FSIS inspectors boosting allergen education, activities
July 7, 2011
by Bryan Salvage
WASHINGTON – Instructions were issued on July 7 by the US Department of Agriculture’s Food Safety and Inspection Service to its inspection program personnel to help protect vulnerable consumers following an increased number of products that were recalled the first half of 2011 due to the presence of undeclared allergens or other ingredients. As a result of the new instructions, FSIS personnel are now charged with making establishments aware of the importance and prevalence of undeclared allergens in meat and poultry products – and how to best ensure labels are kept current and accurate.
In the first six months of 2011, FSIS had overseen 27 recalls for undeclared ingredients; 20 are the result of undeclared allergens. For the preceding two years combined, FSIS issued recalls for a total of 32 undeclared allergens. Mislabeling for one of the eight main allergens typically results in a Class I recall because of the associated public health risk.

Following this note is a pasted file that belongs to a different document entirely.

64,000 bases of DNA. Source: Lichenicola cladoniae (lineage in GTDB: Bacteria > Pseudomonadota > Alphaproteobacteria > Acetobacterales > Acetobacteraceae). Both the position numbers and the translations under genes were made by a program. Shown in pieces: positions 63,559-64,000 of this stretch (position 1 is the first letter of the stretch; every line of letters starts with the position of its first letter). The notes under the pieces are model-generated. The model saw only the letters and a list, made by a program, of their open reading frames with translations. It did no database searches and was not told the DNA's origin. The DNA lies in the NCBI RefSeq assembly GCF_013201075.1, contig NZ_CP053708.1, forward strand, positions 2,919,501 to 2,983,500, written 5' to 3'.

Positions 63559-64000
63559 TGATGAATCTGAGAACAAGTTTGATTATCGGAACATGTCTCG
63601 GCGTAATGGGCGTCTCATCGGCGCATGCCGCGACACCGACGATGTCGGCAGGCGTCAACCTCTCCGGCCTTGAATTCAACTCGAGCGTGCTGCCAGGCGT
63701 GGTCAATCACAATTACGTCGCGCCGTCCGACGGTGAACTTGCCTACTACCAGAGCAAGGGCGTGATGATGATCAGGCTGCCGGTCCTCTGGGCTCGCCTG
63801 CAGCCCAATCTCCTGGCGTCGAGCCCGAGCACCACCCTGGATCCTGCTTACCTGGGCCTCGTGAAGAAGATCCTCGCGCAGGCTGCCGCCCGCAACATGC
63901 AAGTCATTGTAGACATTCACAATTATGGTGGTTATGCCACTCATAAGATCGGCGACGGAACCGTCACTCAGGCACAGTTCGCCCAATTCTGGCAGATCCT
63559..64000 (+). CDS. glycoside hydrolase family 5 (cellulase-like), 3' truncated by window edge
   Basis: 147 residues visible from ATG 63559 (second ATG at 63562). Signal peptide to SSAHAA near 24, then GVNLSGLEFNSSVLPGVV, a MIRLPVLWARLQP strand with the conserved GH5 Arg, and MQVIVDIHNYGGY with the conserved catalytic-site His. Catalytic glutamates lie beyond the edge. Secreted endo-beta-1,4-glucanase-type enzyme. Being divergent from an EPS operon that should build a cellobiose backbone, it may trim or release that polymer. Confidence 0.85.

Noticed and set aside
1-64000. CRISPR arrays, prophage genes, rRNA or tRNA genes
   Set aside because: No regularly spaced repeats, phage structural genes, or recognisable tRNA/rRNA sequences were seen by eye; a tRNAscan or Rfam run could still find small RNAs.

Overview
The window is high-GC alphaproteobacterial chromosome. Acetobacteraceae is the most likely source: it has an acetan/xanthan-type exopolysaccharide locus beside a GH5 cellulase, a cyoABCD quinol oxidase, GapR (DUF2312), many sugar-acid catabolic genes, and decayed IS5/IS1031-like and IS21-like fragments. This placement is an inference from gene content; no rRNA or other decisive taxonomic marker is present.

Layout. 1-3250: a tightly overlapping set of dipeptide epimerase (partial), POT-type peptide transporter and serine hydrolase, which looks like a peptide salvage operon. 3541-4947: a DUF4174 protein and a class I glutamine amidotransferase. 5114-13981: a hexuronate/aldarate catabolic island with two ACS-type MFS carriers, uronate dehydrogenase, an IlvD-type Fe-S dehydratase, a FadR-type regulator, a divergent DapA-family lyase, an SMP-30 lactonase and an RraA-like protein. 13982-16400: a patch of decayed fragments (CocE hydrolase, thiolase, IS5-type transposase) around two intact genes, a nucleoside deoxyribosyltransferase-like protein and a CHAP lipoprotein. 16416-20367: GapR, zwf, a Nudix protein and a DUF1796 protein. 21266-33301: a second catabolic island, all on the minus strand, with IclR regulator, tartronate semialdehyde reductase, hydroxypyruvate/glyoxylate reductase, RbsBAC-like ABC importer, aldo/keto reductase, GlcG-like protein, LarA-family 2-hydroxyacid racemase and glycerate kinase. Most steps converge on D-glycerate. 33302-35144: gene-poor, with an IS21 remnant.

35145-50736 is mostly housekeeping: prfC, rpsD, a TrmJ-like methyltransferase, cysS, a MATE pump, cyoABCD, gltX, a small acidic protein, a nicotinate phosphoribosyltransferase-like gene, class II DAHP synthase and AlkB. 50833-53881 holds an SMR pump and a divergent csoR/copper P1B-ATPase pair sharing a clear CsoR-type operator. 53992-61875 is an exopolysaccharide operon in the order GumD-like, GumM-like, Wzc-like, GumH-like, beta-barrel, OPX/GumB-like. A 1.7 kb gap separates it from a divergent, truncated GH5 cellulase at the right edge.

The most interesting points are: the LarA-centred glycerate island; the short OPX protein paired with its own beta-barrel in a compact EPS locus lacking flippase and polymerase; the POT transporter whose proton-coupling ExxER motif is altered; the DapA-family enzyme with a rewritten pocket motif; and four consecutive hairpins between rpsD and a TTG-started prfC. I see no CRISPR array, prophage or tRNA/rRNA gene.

“This rise is of particular importance to me both as a medical doctor and as a parent, especially as recent reports have shown that the number of children with allergies is on the rise,” said Elisabeth Hagen, Ph.D., Under Secretary for Food Safety. “FSIS will continue to improve its efforts to ensure that public health and labeling requirements are met.”
In many of such cases, the recalls were a result of a change in product formulation by an establishment or a change in a supplier’s ingredients, which had gone unnoticed on their labels. Consuming one undeclared allergen could result in an adverse health reaction. Allergens include wheat, Crustacean shellfish (e.g. shrimp, crab, lobster), eggs, fish, peanuts, milk, tree nuts (e.g., almonds, pecans, walnuts) and soybeans.
“I am confident FSIS inspectors and establishment personnel will take a close look at any changes or variations in their ingredient labeling,” said Al Almanza, FSIS administrator. “This is an important issue and a good opportunity to evaluate and work on our best practices.”